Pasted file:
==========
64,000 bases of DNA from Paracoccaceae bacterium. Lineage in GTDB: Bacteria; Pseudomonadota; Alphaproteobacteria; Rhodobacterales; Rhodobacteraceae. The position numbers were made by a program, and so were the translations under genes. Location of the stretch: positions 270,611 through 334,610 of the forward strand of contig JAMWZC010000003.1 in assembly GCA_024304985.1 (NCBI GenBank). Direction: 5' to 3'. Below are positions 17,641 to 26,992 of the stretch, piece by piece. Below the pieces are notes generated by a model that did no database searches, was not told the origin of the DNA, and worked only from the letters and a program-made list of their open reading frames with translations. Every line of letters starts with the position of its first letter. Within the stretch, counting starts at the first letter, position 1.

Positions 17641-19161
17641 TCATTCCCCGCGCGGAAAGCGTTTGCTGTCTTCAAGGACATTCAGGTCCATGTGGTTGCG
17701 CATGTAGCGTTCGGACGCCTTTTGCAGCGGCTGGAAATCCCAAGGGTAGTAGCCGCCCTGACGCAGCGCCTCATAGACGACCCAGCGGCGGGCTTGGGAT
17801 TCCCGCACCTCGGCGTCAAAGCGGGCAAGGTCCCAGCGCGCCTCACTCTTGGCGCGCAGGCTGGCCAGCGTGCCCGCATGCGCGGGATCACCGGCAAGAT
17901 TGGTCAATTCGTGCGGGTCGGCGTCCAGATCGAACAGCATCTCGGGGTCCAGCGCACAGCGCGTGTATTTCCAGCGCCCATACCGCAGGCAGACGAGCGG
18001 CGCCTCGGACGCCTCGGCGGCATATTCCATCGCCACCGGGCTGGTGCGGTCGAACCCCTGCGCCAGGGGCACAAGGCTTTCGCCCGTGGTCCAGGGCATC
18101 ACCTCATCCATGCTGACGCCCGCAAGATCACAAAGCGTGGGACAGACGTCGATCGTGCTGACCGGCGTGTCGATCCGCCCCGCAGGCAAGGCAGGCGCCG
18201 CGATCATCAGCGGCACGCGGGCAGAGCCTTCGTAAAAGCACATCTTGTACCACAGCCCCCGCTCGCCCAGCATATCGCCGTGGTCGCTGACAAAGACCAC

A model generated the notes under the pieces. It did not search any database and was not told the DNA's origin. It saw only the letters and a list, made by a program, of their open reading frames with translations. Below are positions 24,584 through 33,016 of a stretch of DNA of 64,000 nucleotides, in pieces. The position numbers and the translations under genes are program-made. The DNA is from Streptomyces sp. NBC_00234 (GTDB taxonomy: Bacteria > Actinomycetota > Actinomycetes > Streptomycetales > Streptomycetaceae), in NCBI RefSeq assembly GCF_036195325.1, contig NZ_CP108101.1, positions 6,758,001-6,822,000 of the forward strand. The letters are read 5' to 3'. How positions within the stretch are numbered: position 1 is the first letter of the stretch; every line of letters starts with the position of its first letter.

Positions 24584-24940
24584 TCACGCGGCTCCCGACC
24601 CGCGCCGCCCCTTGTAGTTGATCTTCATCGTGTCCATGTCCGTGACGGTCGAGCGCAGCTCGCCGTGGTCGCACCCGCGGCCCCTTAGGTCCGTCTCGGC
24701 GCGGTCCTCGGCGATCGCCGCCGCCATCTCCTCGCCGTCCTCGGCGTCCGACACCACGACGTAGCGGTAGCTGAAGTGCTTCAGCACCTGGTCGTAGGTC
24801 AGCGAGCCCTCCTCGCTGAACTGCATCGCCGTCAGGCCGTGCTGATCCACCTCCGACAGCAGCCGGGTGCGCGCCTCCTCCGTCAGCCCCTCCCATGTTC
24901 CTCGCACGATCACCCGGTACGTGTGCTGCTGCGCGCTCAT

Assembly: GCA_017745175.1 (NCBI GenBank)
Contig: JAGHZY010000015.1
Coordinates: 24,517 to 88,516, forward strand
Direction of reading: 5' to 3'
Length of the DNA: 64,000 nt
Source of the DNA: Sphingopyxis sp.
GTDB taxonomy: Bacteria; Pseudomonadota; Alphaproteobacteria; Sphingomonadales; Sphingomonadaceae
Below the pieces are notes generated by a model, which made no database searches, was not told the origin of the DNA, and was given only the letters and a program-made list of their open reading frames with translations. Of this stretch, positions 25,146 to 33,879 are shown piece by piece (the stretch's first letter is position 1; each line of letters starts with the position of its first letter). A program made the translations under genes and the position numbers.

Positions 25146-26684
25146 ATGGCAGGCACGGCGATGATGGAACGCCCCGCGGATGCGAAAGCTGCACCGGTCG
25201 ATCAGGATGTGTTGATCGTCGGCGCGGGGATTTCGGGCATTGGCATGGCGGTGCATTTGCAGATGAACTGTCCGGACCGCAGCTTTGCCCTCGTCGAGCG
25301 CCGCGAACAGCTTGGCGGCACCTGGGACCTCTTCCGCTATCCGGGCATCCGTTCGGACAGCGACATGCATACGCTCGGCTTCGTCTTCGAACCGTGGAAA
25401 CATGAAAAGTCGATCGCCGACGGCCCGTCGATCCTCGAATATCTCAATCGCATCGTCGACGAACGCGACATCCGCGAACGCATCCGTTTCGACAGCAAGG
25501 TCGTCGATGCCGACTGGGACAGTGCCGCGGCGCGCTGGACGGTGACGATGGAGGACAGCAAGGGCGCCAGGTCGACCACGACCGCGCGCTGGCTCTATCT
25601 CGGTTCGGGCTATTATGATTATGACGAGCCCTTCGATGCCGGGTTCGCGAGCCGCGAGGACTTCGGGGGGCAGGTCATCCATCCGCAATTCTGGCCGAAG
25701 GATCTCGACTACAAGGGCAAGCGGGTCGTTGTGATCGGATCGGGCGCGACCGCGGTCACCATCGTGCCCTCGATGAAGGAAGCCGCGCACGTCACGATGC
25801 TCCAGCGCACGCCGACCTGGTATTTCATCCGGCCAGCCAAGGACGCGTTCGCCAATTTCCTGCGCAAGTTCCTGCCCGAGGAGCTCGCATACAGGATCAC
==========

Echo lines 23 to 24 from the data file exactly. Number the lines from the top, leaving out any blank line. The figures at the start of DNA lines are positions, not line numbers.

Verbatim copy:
GTDB taxonomy: Bacteria; Pseudomonadota; Alphaproteobacteria; Sphingomonadales; Sphingomonadaceae
Below the pieces are notes generated by a model, which made no database searches, was not told the origin of the DNA, and was given only the letters and a program-made list of their open reading frames with translations. Of this stretch, positions 25,146 to 33,879 are shown piece by piece (the stretch's first letter is position 1; each line of letters starts with the position of its first letter). A program made the translations under genes and the position numbers.